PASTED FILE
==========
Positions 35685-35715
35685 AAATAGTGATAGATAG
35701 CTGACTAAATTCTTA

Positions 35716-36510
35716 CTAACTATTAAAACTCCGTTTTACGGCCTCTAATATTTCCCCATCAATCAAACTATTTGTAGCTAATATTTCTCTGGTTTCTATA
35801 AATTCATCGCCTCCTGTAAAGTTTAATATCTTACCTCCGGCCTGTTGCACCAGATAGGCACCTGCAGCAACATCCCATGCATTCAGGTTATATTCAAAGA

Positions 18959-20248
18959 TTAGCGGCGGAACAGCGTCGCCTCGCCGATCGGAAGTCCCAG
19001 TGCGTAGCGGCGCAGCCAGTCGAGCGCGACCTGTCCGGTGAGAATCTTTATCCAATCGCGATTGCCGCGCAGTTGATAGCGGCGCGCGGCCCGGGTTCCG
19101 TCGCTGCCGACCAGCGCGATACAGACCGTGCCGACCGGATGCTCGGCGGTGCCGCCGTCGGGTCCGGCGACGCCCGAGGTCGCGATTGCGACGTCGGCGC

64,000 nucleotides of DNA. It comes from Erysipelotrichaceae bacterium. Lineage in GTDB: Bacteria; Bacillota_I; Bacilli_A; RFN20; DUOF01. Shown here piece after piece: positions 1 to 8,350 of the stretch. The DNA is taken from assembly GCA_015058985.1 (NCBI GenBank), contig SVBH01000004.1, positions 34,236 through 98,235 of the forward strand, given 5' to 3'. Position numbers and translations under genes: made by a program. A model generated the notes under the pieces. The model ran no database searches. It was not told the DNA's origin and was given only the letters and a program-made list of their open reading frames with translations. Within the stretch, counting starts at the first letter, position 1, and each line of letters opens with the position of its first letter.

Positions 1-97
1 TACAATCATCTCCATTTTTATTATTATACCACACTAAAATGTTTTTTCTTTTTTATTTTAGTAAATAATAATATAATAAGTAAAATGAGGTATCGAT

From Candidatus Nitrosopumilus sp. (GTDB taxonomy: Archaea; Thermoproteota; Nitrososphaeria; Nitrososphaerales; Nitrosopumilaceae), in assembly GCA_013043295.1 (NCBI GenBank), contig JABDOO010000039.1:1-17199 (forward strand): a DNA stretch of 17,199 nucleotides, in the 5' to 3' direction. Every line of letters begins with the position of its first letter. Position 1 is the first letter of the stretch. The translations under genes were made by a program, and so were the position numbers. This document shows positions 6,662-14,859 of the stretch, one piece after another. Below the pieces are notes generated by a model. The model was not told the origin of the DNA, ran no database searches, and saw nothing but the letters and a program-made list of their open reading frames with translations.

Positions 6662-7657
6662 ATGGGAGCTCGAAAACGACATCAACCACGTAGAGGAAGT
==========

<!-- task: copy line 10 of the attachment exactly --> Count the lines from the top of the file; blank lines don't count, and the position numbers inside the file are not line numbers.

19101 TCGCTGCCGACCAGCGCGATACAGACCGTGCCGACCGGATGCTCGGCGGTGCCGCCGTCGGGTCCGGCGACGCCCGAGGTCGCGATTGCGACGTCGGCGC